Aviation: “Why AWA is wining in West Africa,” Samuel Thompson, AWA COO


In just four years of operating in the aviation industry, leading Ghanaian carrier, Africa World Airline (AWA) has become a darling airline to air travellers in Ghana and Nigerian.

The airline which started its operation on the Accra-Lagos route with 3 times weekly flight has consistently increased its frequency and now flies 4 times daily making it the airline with the highest frequency on the route.

While big players like Arik Air, West Africa’ largest carrier and Medview, Aero and Dana Air struggled on  route due to the forex crisis in Nigeria, the Ghanaian carrier was consistent in providing prompt service to air travellers on the route.

Chief Operating Officer, Africa World Airlines, Samuel Thompson, said the airline has been able to sustain its operation due to its strict adherence to good corporate governance and carrying out its operations transparently.

In an interview with Atqnews.com, Thompson spoke on the addition of a 5th aircraft to the airline’s fleet and his plans of expanding to other West Africans countries and also establishing a base in Nigeria.

How do you feel about the addition of this new aircraft to your fleet?

Well, the addition of this aircraft gives us the capability of offering more services, both scheduled and charter services and also gives us reliability, in the sense that maybe with four aeroplanes, we plan for fives aeroplanes and when we have a problem we can always pull in another aircraft and ensure that our schedule services are always met.

What is your reason for choosing this type of aircraft for your operations?

When you start an airline you will have a lot of challenges, you have to build up your route, your reputation and your reliability. You don’t want to take an aircraft that is very expensive to maintain and expensive to run as a starter. So the decision to use E145 was basically an economical and strategic decision. To ensure that we don’t have over capacity, the aircraft are not too expensive to maintain and to run, and then you can slowly build up on that. The next step will be to go for bigger aeroplanes but then in the mean time we will still need to develop some routes, so we need more of these aircraft to ensure that when we start these routes we will use an aircraft that is less expensive to run to develop the routes and when the routes builds up then we can put the bigger aircraft on it.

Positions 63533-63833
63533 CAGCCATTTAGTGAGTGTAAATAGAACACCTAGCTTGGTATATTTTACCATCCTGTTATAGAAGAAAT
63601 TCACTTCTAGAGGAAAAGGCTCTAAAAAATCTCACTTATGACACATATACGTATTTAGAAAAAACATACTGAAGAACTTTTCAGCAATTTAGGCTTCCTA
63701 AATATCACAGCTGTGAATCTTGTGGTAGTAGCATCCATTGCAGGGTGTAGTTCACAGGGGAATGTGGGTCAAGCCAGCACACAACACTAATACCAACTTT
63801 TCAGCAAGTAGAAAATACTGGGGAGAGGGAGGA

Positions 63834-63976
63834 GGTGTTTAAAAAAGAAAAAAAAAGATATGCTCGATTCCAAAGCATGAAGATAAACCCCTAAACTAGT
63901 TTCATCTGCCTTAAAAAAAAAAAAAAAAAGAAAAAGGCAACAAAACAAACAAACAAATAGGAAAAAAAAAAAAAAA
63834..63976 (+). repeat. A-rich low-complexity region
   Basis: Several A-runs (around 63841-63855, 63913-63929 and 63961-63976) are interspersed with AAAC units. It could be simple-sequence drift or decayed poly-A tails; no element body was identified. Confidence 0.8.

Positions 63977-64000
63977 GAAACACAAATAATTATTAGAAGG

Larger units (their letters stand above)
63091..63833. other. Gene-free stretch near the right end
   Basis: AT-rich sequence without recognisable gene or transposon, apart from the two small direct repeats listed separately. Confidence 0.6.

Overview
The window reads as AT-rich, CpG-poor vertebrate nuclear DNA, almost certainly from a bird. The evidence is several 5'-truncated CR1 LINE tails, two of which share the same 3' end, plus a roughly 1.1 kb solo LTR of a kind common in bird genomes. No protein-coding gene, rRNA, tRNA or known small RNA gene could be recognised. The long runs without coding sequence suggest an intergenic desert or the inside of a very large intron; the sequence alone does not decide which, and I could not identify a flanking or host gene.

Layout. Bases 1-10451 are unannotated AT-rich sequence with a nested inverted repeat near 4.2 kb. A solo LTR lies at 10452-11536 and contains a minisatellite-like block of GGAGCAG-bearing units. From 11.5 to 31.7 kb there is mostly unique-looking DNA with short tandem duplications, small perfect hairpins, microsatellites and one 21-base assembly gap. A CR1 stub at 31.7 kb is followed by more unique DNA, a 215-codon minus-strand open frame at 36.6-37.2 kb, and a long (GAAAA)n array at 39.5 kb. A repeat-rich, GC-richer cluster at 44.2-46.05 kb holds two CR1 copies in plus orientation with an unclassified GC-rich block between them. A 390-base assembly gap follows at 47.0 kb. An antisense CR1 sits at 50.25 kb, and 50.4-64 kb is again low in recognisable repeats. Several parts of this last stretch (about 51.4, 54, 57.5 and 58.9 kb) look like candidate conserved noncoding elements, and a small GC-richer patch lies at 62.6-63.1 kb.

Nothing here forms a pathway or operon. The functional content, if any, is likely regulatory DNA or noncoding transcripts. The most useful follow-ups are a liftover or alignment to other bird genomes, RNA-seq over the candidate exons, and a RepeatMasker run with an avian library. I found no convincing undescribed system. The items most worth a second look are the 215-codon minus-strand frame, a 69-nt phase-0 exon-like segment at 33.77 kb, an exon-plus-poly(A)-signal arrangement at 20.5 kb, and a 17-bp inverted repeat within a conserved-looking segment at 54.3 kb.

Why did you choose to bring in the bigger aircraft by the middle of the year given the low cost of running the E145?

Well, as we get bigger and better we need to be able to offer our customer more. Presently on the Lagos route one of our drawbacks is that we do not offer business class. So we need an aircraft that offers two cabins. Now you know that a lot of passengers along the West Coast of Africa are also traders and Africans travel quite heavy, so we need an aircraft that can sustain the baggage space. But you don’t want an aircraft that is also too big that you have over capacity. So we are looking at some sort of a medium range aircraft like 100 seat aircraft that would be able to do the kind of operation that we are required to do and we are also looking at the economies of operating all these aeroplanes to make those decisions. So the need for a bigger aircraft is because we are growing and we need to offer our passengers more options in their means of travel.

How strategic is the Nigerian market to your (AWA) operations?

When our bigger aircraft arrives it will be a mix of the smaller one and the bigger one on the Accra-Lagos route. Nigeria is the most populous country in the continent with about 180 million people which is almost 200 million. Even domestic travel within Nigeria is a big time business, so for anybody who is operating any airline along the West Coast, the market you have to look at is Nigeria. So, we want to let the Nigerian travellers know that AWA is reliable, efficient and consistent.

What will be your description of the Nigerian market?

The Nigerian market is good.

What other plans do you have for the Nigerian market?